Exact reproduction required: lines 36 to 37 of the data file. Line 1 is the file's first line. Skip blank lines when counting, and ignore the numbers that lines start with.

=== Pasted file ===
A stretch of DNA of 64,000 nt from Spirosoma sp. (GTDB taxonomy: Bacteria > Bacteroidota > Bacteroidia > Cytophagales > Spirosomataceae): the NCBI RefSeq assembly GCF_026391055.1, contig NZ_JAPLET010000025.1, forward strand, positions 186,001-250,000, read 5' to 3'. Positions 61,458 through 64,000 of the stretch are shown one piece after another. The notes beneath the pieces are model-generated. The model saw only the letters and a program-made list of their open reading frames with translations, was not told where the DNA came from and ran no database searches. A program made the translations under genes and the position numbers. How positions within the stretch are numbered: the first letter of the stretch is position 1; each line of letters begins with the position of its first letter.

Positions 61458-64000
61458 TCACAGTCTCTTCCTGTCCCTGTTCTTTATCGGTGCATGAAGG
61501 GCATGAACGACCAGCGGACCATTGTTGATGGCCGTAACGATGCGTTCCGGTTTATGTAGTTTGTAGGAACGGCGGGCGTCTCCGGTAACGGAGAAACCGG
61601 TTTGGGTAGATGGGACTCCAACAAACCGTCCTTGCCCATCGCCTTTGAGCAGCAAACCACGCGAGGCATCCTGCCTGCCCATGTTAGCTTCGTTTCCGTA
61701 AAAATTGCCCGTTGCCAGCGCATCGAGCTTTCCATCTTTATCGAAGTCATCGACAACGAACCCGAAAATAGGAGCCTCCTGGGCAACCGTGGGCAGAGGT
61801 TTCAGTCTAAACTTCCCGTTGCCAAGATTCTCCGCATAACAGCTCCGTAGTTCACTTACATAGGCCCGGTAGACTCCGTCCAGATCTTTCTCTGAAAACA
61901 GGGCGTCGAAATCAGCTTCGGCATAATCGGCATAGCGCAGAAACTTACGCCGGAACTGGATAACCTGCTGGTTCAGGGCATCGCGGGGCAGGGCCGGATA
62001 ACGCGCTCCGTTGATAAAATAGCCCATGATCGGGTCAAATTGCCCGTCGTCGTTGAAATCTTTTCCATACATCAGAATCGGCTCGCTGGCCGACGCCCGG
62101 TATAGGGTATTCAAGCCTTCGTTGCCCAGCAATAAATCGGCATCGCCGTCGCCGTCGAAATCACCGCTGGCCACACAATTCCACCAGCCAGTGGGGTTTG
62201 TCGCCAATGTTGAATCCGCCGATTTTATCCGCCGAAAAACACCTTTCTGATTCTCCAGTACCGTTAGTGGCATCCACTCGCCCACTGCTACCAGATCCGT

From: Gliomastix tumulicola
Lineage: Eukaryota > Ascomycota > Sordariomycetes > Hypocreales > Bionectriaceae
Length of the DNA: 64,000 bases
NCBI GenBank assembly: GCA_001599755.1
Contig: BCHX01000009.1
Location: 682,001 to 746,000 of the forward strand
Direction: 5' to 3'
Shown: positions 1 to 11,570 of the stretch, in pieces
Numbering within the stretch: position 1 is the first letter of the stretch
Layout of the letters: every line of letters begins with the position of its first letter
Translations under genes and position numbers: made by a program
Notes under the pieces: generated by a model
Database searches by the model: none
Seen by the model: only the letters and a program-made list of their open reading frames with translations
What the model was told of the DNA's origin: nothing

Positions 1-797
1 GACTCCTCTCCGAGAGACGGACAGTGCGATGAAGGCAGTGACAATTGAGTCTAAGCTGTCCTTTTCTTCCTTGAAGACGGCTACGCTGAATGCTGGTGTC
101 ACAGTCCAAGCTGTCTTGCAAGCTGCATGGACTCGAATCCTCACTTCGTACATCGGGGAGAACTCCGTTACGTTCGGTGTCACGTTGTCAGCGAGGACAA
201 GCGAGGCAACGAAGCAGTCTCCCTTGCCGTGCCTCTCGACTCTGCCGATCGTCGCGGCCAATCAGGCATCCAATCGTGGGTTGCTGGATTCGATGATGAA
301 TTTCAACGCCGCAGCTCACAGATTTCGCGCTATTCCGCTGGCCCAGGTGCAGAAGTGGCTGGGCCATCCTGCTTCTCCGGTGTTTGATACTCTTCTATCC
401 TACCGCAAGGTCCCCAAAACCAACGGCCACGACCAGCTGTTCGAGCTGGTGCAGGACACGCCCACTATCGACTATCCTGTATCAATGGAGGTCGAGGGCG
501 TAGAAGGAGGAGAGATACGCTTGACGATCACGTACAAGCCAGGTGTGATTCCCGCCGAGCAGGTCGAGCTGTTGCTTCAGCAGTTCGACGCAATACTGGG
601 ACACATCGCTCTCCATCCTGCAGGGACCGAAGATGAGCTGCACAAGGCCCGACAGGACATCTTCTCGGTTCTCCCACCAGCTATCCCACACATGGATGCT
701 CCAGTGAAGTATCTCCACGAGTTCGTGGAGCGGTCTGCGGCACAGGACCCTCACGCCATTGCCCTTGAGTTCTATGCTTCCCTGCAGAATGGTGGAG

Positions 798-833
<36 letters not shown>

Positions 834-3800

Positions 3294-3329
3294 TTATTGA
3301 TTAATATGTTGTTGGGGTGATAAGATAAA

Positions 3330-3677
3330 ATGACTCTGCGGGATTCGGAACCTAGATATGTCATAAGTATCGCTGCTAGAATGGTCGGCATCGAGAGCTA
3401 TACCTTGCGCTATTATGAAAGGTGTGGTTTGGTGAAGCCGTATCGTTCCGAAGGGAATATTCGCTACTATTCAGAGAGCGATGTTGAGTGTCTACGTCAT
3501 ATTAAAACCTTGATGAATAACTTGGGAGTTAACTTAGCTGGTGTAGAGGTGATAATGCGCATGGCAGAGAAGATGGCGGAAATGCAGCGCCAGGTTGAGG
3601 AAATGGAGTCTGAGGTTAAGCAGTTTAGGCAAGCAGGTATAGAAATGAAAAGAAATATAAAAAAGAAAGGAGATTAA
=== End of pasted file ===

Positions 798-833
<36 letters not shown>